COVID-19: Where Does Air Canada Stand?

Air Canada, Canada’s flag carrier has been having unprecedented success even while being hit hard over the last couple years. First, there was the mess with Boeing’s 737MAX. This left some old aircraft headed for retirement staying on. Then, the COVID-19 pandemic hit. Before, the sky was the limit. Now, most international flights have ended. Flights to the USA were suspended. Domestic cuts are drastic. The list is endless. Just ask the many employees that are now out of jobs.

Where do they stand?

Unfortunately, this is the reality of 2020. It got ugly and it got ugly quick. For some airlines such as Virgin Atlantic , surviving this pandemic is not how but if. Air Canada is in a much better position, however. The airline is poised to come out of this relatively unscathed. (Note the word relative there!) Stock markets have been high on the airline. As North America’s top airline as rated by Skytrax, and now a 4-star airline, things are looking good on the other end for Air Canada. But the same cannot be said for other airlines. (Looking at you, South African Airways.)

Changes coming to Air Canada

Big changes were announced prior to the pandemic. Firstly, the launch of the Airbus A220 neè Bombardier C-Series had just entered into service. This was going to open big possibilities for the airline. Flights such as Montreal to Seattle had been announced and Vancouver to Washington DC among other routes was on the table. But, most airlines have been candid in admitting it may take a while for air travel to recover. This sadly means that there will likely be route cuts when this is all over. (Sacramento, we’re sorry that you were also a victim of the 2008 financial crisis and now likely this.) However, with A220s still scheduled to enter service, this is positive for flight renewal and we can finally say good bye to 20+ year old A319s.

New luxury products were on the come up for Air Canada. In fact, just days before the world came to a seeming halt, the airline had just opened its second Signature Suite at Vancouver International Airport. A stunning lounge designed with posh in mind, Signature Suites more closely resemble Michelin Starred restaurants than airport dining. It is yet to be seen if the pandemic will affect the expected new lounge in Montreal.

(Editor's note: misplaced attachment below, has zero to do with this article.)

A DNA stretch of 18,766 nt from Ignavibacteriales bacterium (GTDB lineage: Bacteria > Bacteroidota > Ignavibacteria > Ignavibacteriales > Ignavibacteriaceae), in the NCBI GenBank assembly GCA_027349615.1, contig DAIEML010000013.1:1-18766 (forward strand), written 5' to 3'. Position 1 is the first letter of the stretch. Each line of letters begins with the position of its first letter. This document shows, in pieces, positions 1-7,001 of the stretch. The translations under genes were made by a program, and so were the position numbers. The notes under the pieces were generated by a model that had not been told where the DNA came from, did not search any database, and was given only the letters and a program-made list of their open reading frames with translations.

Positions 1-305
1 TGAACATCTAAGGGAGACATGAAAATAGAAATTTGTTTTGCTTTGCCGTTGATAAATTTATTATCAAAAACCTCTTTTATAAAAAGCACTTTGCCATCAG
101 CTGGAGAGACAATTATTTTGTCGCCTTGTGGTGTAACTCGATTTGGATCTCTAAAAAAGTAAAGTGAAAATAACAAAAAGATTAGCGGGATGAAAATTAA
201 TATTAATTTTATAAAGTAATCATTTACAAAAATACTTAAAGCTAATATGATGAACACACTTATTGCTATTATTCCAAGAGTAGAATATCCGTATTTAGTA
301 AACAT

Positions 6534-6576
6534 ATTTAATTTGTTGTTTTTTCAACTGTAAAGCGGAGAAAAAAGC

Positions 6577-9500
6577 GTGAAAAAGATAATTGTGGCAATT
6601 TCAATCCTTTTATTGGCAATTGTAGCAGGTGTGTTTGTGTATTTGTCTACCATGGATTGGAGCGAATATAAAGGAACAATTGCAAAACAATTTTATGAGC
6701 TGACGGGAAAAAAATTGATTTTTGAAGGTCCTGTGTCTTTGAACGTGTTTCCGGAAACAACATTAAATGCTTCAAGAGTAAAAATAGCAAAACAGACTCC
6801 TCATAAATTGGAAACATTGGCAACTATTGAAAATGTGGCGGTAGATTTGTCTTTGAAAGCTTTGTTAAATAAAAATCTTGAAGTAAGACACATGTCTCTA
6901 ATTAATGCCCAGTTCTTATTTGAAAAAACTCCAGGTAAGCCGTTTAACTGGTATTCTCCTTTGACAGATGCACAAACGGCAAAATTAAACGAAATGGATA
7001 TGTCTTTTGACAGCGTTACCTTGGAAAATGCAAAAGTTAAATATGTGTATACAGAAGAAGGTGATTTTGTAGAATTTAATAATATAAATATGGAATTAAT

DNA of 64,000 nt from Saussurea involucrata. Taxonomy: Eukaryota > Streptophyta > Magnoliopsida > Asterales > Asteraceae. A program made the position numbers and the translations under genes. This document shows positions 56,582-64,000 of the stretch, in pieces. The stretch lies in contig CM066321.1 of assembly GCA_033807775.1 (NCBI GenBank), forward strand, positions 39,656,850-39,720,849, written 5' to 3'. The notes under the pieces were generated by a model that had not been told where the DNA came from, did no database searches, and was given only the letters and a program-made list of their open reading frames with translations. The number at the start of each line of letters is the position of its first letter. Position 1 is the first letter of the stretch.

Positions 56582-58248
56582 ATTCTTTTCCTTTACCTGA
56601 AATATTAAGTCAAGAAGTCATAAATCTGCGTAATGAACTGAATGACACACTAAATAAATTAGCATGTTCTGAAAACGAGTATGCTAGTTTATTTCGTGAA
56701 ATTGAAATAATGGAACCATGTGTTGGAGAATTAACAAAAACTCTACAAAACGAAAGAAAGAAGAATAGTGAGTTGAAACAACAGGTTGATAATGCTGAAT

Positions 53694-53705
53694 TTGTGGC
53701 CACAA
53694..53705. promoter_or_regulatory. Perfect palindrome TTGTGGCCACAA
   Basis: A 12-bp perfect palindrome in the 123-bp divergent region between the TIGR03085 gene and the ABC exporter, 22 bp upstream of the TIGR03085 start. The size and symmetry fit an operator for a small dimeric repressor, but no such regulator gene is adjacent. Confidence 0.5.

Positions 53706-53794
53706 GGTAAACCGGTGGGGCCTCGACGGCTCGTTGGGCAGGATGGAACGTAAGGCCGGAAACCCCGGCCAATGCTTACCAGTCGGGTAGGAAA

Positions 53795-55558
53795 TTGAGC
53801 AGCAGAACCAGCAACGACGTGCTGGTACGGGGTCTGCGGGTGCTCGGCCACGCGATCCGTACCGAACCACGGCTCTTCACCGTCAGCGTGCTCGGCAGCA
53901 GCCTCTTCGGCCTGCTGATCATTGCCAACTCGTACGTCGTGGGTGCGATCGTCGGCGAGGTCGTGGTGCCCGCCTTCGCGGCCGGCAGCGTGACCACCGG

On top of all of this, Air Canada is preparing to merge Aeroplan and Altitude into one program. This is no easy task. A complete overhaul of the frequent flyer program for an airline as large as Air Canada was always going to be a large undertaking. This pandemic could lead to a delay in the launch of the new program but that remains to be seen if true. 

Outlook

Of course, NomadMiler understands that the world has bigger problems right now than nitpicking the aviation industry. However, like many other industries, the fallouts from the pandemic will be ginormous. Luckily for Air Canada, they have the backing of the federal government, as well as private investors. Furthermore, the airline is sitting on top of the world and is recording record revenue and passenger numbers. This will inevitably fall but as a flag carrier, and one of the world’s largest and most recognized airline, the fallout will be smaller. This is not to say there will not be changes coming. There likely will as a result of a recuperating economy. But, Air Canada can look at its fleet renewal program, positive trends, and rising passenger numbers as measures for what to expect when things return to normal. 

Times were tough once for Air Canada when they went into bankruptcy protection. However, the airline has risen once before and we strongly believe the airline has what it takes to become an aviation leader when all of this is over. Hopefully, for the aviation industry’s sake, other travelers believe this as well. 

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